Recent headlines highlight the large corporations that have recently come under cyber-attack such as Target, Zappos, and the US Department of Energy. What you don’t read about is the drastic increase in cyber breaches to small and mid-sized companies, up to 73% reported breaches in 2012 according to Jim Patterson, western zone network security and privacy specialist for AIG.
According to the 2013 Global Corporate IT Security Risks survey conducted by B2B International and Kapersky Lab, the average cost of a security breach for large companies is $649,000 and for small companies in North America, the average is $82,000. This figure includes costs from the data leakage itself, business continuity, remediation specialists, and unplanned response costs including future prevention through the hiring of staff, new hardware, and infrastructural updates. One must also consider the soft costs associated with a breach including loss of customers and goodwill advertising to retain or attract new customers.
When Zappos was hacked in 2012, CEO Tony Hseih shared some of his soft costs associated with the breach. He went on record and reported that if even 5% of his customers called in with questions and complaints, the result would be 1 million phone calls, drastically tying up staff and resources.
It’s not only the big companies that need to be concerned about hackers threatening their databases. Cyber breaches occur to businesses of all sizes. Common causes of loss include stolen or lost devices, rogue employees, malware, staff mistake, or even improper data collection.
Almost 80% of businesses in the U.S. have fewer than 20 employees. Many of these businesses typically are technologically unsophisticated. They often set up their point of sale systems, forget to service them, and some even forget to update their anti-virus software. Even if said companies are not holding customer credit card information, if two or more pieces of personal information are disclosed, customers must be informed of the breach which results in unplanned expenditures and loss of customer loyalty.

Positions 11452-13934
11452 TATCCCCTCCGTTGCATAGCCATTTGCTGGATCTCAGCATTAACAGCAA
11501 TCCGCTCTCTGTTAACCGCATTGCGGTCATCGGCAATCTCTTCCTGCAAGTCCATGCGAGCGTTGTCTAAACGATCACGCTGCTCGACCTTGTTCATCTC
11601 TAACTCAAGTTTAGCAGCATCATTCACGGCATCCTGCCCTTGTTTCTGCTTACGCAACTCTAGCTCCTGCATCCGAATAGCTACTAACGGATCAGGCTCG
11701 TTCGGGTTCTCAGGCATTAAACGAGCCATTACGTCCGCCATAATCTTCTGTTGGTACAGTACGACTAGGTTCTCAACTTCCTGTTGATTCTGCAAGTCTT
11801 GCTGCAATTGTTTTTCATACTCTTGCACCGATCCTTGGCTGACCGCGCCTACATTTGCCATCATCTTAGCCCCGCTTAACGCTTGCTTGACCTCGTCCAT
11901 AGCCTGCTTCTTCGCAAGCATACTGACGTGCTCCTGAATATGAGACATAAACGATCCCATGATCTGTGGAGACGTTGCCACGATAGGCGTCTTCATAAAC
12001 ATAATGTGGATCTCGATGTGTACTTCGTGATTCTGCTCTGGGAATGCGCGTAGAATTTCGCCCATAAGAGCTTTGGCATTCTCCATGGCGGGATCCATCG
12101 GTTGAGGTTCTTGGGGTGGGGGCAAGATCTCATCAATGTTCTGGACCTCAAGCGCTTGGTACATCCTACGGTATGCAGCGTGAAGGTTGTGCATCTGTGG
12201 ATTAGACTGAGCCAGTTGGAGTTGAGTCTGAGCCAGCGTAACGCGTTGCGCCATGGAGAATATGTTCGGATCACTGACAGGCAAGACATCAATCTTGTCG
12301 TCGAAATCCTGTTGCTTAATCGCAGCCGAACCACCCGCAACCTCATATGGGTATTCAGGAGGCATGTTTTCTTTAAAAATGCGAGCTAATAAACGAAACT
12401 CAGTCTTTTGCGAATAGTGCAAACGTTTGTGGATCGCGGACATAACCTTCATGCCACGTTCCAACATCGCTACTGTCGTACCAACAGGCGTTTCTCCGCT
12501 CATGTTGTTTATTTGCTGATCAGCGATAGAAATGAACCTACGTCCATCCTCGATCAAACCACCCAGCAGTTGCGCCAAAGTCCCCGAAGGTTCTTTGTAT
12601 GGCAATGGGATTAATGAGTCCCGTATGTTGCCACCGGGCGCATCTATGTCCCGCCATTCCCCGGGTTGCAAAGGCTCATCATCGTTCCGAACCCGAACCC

Studies show that only about a third of business have taken precautions to transfer the cyber risk through insurance. Thoughts are that many think costs associated with a cyber-breach will be covered by their commercial general liability policy. This is not correct and generally excluded. For most, companies assume that it can’t happen to them. This is naïve and threatening to the bottom line.
With the increase in cyber crime, comes an increase in carriers that offer cyber coverage. The buying process has improved drastically. Simple applications are provided and the coverage can be tailored to fit the individual needs of a company. With the increase in carriers and losses, comes a very competitive carrier market which is great for the consumer.
Protecting your data is your responsibility. If you have questions or are interested in learning more about cyber liability coverage, please contact Stimulus Technologies’ Insurance Expert Partner, Julie Sloderbeck, AAI from Brown & Brown Insurance of Nevada at email@example.com or 702-816-1292.